Apprenticeship: Fact vs. fiction
Monday 07 April 2008
An apprenticeship in the motor industry can put you on the road to a huge range of exciting careers.
Times are changing in the wide world of Apprenticeships. Contrary to popular myth, the brightest students are needed on these programmes, where a wide range of skills and qualifications are needed. IT and customer skills, science, manual dexterity, the ability to analyse – all should be in an apprentice technician’s toolbox.
An apprenticeship involves two or three years of on-the-job training and study, and if you’re aged 16 to 18 it is fully funded. Even up to the age of 24 there is likely to be some funding, depending on where you live. “We need young men and women with a wide range of skills for our programmes these days,” says Bill Jeffries, head of the National Learning Centre at Citroën UK. “People skills are every bit as important as technical ability, and you’ll need drive and enthusiasm to get on. Once you’ve completed it, opportunities for progression in the motor industry are fantastic.”
One route to an Apprenticeship is to apply to an employer directly, describing what you are good at and how you would be an asset to their business if given the chance to go through an Apprenticeship programme. Remember to research their business as you need to illustrate that you know your stuff and good first impressions are vital – you’re not likely to be the only applicant.
Alternatively, you could approach a local college or motor industry training provider directly (many manufacturers run their own programmes). This route could include employment or a work placement, depending on whether your local employers are recruiting. Some providers offer full-time programmes, but you will be responsible for finding work when the programme ends.
What does it involve?
Termed “Apprenticeships” and “Advanced Apprenticeships” in England, and “Modern Apprenticeships” in Wales, Scotland and Northern Ireland, programmes can vary in content as well as title. What is true for all of them is that once your work placement is finalised you should agree your individual training plan with your employer and learning provider.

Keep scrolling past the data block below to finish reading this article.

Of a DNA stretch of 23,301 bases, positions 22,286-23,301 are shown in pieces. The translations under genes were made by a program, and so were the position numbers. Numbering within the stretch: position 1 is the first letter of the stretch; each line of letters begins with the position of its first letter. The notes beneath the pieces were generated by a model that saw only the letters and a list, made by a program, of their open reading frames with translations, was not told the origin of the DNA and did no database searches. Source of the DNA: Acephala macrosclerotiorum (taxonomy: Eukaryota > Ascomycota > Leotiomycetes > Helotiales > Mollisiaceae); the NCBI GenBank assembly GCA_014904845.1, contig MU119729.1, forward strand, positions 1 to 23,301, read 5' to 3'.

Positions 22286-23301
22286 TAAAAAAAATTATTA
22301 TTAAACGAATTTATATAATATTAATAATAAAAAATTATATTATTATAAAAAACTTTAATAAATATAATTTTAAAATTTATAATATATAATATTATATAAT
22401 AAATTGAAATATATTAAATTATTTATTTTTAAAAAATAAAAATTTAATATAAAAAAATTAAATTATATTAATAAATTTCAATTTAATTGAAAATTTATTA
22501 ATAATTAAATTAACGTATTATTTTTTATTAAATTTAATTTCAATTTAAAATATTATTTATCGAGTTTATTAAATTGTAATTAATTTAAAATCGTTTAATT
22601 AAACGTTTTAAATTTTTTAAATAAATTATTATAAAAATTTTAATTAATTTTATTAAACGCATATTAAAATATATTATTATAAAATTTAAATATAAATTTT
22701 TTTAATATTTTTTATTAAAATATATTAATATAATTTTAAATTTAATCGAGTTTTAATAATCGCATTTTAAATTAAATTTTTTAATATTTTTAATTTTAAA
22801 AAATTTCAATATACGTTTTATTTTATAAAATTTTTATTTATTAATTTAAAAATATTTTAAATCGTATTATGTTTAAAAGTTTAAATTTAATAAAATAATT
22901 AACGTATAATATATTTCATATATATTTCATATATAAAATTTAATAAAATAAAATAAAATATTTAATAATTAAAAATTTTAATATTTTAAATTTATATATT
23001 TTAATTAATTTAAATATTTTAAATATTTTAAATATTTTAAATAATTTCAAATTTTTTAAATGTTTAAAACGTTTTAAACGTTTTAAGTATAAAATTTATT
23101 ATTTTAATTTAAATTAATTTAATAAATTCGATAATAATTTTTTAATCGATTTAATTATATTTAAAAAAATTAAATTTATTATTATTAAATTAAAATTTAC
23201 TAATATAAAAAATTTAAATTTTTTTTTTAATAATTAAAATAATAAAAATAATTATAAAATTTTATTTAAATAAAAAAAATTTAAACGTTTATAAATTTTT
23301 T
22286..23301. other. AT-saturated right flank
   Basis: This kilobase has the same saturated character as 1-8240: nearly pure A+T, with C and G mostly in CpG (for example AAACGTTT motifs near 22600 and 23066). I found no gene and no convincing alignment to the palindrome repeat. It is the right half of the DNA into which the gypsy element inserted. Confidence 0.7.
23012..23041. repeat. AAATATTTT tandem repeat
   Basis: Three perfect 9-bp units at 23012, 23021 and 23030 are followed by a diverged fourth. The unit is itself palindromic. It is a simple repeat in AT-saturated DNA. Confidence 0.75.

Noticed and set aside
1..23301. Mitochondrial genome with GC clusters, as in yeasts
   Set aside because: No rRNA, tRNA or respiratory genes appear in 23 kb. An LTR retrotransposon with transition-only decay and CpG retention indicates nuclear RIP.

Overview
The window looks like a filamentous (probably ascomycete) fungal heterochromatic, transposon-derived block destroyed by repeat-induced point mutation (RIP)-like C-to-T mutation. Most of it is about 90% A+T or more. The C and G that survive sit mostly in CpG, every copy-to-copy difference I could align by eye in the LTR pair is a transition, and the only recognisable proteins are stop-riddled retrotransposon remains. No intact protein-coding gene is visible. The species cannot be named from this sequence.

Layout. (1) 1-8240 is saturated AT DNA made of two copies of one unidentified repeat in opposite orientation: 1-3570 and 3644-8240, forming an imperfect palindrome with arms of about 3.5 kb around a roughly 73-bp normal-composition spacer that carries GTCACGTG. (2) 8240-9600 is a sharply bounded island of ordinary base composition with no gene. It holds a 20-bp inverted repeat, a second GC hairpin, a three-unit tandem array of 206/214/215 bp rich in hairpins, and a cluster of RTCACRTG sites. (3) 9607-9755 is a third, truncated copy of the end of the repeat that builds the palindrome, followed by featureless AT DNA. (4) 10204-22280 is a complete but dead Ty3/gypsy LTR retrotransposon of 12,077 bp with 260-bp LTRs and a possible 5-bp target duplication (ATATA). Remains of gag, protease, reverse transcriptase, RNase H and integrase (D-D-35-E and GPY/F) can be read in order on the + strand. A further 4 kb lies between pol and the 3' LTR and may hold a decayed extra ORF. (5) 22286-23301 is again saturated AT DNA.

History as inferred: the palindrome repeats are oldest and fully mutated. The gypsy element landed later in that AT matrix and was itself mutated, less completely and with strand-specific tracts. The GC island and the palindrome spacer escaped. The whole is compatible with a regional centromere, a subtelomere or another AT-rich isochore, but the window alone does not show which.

You will be spending most of your time with your employer or on work placement – as many s five days a week – developing your technical knowledge and the skills you need in the motor industry. You will also spend time with your earning provider; either the manufacturer, local training provider or local college.
Your time there could be organised in a regular pattern – spending time on the programme every Wednesday, for example – as a “block release” of up to two weeks at a time, or a combination of both. Pay varies by employer, but is generally in the region of £6,000 to £8,000 per annum. Once you are qualified you employer may take you on permanently, and offer you a healthy salary increase at the same time.
You can choose from a range of specialist Apprenticeships in the retail motor industry. There’s something for everyone whether you like working with parts, electronics, paint or people – you name it.
Tyres, exhausts, brakes, batteries – they all wear out at some point and it’s a specialist job to replace them in doublequick time.
Vehicle maintenance and repair
Every vehicle needs to be maintained regularly and, of course, they also break down and need repairing quickly and to a high standard. Once qualified, you’ll be able to specialise in cars, motorbikes, trucks, auto-electrics, diagnostics – even the glamorous world of motorsport!
Vehicle body and paint operations
Thousands of cars, motorbikes and vans are involved in scrapes every day of the week. Working in vehicle-body repair and refinishing involves removing dents, and restoring the paintwork, as well as repairing the affected electrical and mechanical parts.
There are lots of people who love vehicles but who don’t necessarily feel they would enjoy the hands-on aspects. Vehicle parts operatives play a vital role in ensuring that technicians have the components they need to maintain and repair vehicles, using sophisticated computer systems and often working to tight deadlines.
Roadside assistance and recovery
A key role is played by technicians whose job it is to go out on the road and fix a vehicle that has broken down, or to recover it by taking the vehicle and its passengers to their destination. You’ll need to show excellent customer service skills, so if you’re good with people – as well as mechanically minded – there could be a future for you here.
For most people, buying a vehicle is the second most expensive purchase they make after a home – that’s why it’s important they make the right choice. The salesperson’s job is to help the customer make a decision that they will be satisfied with for the duration of the vehicle’s lifetime. That way they’ll come back again!
Automotive careers website
Advice on all aspects of motor industry careers and links to nationwide Apprenticeship programmes www.automotiveskills.org.uk/careers
Advice and apprentice job search from the well-known employment site http://apprentice.monster.co.uk
The Apprenticeship Guide
A comprehensive source of information on Apprenticeships www.apprenticeshipguide.co.uk
Apply online and find your nearest dealership www.citroenapprenticeships.com
Current vacancies and useful links www.hondapeople.co.uk/apprentice
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